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Urodynamic quantification of decrease in sphincter function after radical prostatectomy: relation to postoperative continence status and the effect of intensive pelvic floor muscle exercises.
Neurourol Urodyn. 2012 Jun; 31(5):646-51.NU

Abstract

AIMS

We analyzed the impact of radical retropubic prostatectomy (RRP) on the urethral sphincter function as assessed by urethral pressure profilometry (UPP) and its relation to post-radical prostatectomy continence status. Furthermore, we analyzed the effect of intensive pelvic floor muscle exercises (PFME) on the urethral sphincter function.

METHODS

Sixty-six patients were included in the study. UPP was performed before RRP and 26 weeks after catheter removal. All patients were instructed in PFME, however, the intensity of PFME varied between instructions based on an information folder only (F-PFME) and intensive guidance by a physiotherapist, in addition to the folder (PG-PFME).

RESULTS

In 66 patients, pre- as well as postoperative UPP was evaluable. After surgery, the functional profile length and the maximum urethral closure pressure (MUCP) showed a median decrease of 64% and 41%, respectively. For men who had regained continence after 6 months the median MUCP was significantly higher both before and after operation as compared to men who were still incontinent. In multivariate analysis, non-nerve sparing approach was a prognostic factors for a higher relative decrease of the MUCP after RRP. Comparing the PG-PFME group with the F-PFME group there were no significant differences in changes in UPP parameters.

CONCLUSIONS

A poor preoperative MUCP seems to be an important prognostic factor for persistent incontinence after RRP. Non-nerve sparing approach seems to be an important prognostic factor for impairment of the urethral sphincter function as measured by UPP. More intensive physiotherapy seems to have no additional effect on the postoperative urethral sphincter function as measured by UPP.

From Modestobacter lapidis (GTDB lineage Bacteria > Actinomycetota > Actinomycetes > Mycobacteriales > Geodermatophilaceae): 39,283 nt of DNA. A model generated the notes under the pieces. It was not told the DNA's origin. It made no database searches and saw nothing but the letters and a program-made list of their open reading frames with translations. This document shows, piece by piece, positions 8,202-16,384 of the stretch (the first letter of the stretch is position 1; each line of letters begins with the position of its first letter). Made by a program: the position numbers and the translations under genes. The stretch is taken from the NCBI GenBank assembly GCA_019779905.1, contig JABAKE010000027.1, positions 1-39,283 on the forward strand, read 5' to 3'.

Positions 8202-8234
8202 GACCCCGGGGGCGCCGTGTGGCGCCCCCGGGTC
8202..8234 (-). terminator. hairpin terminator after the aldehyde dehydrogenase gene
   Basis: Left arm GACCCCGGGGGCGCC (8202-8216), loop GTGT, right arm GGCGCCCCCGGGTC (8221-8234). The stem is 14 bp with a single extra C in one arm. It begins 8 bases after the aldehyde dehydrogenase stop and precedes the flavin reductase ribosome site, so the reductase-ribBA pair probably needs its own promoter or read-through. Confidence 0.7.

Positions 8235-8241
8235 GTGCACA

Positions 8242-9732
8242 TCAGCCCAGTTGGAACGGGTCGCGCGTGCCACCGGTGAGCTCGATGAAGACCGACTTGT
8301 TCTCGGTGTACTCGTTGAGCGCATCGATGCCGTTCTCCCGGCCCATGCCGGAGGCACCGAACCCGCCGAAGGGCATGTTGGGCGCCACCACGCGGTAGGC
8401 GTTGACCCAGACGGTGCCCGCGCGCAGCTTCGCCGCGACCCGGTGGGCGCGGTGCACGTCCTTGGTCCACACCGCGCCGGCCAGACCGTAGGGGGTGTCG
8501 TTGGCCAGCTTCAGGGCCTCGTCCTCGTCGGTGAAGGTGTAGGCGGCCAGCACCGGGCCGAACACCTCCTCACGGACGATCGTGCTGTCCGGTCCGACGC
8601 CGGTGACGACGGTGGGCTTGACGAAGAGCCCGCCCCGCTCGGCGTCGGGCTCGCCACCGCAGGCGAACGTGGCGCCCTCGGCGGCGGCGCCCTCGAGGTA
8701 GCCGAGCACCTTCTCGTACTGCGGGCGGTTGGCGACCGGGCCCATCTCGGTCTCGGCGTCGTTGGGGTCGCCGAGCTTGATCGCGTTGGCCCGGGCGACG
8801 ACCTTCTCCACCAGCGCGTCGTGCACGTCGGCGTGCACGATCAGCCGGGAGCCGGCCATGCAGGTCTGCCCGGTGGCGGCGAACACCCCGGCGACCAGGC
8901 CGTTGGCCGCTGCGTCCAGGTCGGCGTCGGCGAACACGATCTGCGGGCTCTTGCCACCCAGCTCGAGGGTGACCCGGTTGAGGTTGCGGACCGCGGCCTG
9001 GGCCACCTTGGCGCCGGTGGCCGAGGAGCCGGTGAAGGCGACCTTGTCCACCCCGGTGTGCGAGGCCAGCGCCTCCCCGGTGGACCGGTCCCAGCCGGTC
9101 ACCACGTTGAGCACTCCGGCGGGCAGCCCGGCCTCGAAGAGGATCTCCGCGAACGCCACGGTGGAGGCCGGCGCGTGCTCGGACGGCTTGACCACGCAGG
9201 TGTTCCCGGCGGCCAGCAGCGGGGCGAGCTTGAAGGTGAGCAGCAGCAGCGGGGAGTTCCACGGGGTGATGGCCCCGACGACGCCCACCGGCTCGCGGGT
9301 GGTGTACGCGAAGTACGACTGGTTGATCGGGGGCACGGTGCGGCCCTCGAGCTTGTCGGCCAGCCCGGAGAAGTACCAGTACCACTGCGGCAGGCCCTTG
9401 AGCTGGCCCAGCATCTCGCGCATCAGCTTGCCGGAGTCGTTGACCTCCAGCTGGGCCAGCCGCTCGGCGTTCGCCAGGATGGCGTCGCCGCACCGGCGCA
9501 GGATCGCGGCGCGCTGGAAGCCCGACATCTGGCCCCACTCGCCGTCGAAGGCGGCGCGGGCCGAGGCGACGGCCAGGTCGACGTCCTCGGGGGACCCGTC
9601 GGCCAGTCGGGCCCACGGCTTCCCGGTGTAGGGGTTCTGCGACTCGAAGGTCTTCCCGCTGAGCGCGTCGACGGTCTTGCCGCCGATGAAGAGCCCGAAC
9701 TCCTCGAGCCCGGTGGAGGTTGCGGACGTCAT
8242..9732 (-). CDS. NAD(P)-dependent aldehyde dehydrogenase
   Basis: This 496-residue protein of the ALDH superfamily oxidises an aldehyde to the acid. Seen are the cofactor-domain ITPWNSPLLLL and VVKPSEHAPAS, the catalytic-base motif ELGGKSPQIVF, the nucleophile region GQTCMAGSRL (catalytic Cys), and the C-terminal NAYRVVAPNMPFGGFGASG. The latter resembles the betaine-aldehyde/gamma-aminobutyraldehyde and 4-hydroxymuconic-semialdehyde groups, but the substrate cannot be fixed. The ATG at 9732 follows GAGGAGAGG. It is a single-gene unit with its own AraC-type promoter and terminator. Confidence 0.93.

Authors+Show Affiliations

Department of Urology, St. Elisabeth Hospital, Tilburg, The Netherlands. y.dubbelman@elisabeth.nlNo affiliation info availableNo affiliation info availableNo affiliation info availableNo affiliation info available

Pub Type(s)

Journal Article
Randomized Controlled Trial

Language

eng

PubMed ID

22488800

Citation

Dubbelman, Yvette D., et al. "Urodynamic Quantification of Decrease in Sphincter Function After Radical Prostatectomy: Relation to Postoperative Continence Status and the Effect of Intensive Pelvic Floor Muscle Exercises." Neurourology and Urodynamics, vol. 31, no. 5, 2012, pp. 646-51.
Dubbelman YD, Groen J, Wildhagen MF, et al. Urodynamic quantification of decrease in sphincter function after radical prostatectomy: relation to postoperative continence status and the effect of intensive pelvic floor muscle exercises. Neurourol Urodyn. 2012;31(5):646-51.
Dubbelman, Y. D., Groen, J., Wildhagen, M. F., Rikken, B., & Bosch, J. L. (2012). Urodynamic quantification of decrease in sphincter function after radical prostatectomy: relation to postoperative continence status and the effect of intensive pelvic floor muscle exercises. Neurourology and Urodynamics, 31(5), 646-51. https://doi.org/10.1002/nau.21243